Tuesday, 28 September 2021

Revenge Of The Nerds (1984)

A 1980s comedy viewed as a bit of a classic from the decade, for what it aims to do, Revenge Of The Nerds holds up quite well nowadays if you can overlook some of the more problematic elements. Be warned, however, that at least one of the problematic elements is quite difficult to just shrug off, but I still think it is worth trying to compartmentalise the issues away from the essence of the plot and comedy.

Gilbert (Anthony Edwards) and Lewis (Robert Carradine) are the main nerds here, off to Adam’s College to continue their studies. Once there, it’s not long until awful alpha male types see them as another target. Because it is tradition to mock and abuse the nerds. Losing their main residence, which is given over to “the jocks”, and being pushed to, and beyond, breaking point, the nerds come up with a plan to try fighting back. They will compete against the jocks in a variety of disciplines, and hope that their smarts outweigh the muscles.

Written by Steve Zacharias and Jeff Buhai, this is chock full of stereotypes and situations that we’ve now seen in hundreds of other movies. But this was one of the earliest to do it all in a film focusing on “the losers”, and that is worth remembering. The characters are generally a fun mix, the challenges are enjoyable, and the third act is a fun up and down journey to a finale that could go either way.

It is a good job that Edwards and Carradine are just about likeable enough, although the former is more likeable than the latter, but they are helped by the fact that they are battling against some major assholes. Both of the leads really play up every potential ounce of nerdiness, probably advised to do so for the sake of the comedy. Curtis Hanson is fun as “Booger”, Ted McGinley is a suitably loathsome villain, Donald Gibb is hilariously overrun by his testosterone, Julie Montgomery and Michelle Meyrink are two very different young women who get involved with our leads (although that wording is far too polite to the way in which Montgomery is treated), and there’s a wonderful turn from John Goodman as a typical coach who will think there is nothing wrong with the “antics” of the young men who are part of his team.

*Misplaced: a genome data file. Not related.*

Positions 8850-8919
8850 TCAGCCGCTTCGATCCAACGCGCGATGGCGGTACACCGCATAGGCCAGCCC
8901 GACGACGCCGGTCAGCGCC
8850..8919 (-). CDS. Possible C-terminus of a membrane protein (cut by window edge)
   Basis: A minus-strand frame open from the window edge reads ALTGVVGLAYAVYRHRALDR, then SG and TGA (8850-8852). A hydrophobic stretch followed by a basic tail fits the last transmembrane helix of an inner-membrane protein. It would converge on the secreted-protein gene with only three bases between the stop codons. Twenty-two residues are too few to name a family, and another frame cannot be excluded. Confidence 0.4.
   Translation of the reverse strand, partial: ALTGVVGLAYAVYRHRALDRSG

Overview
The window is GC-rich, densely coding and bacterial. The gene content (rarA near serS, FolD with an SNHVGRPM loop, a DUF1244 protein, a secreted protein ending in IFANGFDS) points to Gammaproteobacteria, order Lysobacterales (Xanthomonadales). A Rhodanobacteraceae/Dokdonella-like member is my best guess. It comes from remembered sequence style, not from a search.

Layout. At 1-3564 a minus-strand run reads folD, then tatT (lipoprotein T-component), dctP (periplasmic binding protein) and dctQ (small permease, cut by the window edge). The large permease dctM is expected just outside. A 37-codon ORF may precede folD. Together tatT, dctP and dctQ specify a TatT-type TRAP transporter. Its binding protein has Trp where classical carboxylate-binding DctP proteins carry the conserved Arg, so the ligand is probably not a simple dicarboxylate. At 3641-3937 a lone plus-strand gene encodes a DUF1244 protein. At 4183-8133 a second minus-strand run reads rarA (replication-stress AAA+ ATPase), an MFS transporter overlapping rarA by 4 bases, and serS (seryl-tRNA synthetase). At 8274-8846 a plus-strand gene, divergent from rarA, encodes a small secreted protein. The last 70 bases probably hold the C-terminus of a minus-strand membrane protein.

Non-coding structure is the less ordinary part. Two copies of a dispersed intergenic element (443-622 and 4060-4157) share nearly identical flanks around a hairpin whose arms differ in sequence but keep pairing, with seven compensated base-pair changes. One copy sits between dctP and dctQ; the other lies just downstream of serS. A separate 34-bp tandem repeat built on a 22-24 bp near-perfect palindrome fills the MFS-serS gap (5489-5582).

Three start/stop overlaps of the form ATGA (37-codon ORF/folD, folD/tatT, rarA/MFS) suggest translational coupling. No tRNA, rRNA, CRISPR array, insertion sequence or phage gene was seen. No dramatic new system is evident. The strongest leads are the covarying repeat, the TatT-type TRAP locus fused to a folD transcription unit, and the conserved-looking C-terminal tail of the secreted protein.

Director Jeff Kanew doesn’t have to do anything fancy here, therefore he doesn’t. It’s all a case of simply setting up the main premise and introducing more characters who can be used in various set-pieces on the way to the final act, with another highlight being Bernie Casey as U. N. Jefferson, leader of an all-black fraternity that finds itself gradually supporting the nerds. 

If you caught this back in the 1980s then you will probably still be a fan. Discovering it nowadays is a very different experience, but you can still enjoy the jokes that works, enjoy a lot of the characters, and spend time in the company of the entertaining clich├ęs and stereotypes while cringing at the casual racism, casual sexual assault, and casual approach to anything that can be used as the butt of a joke.


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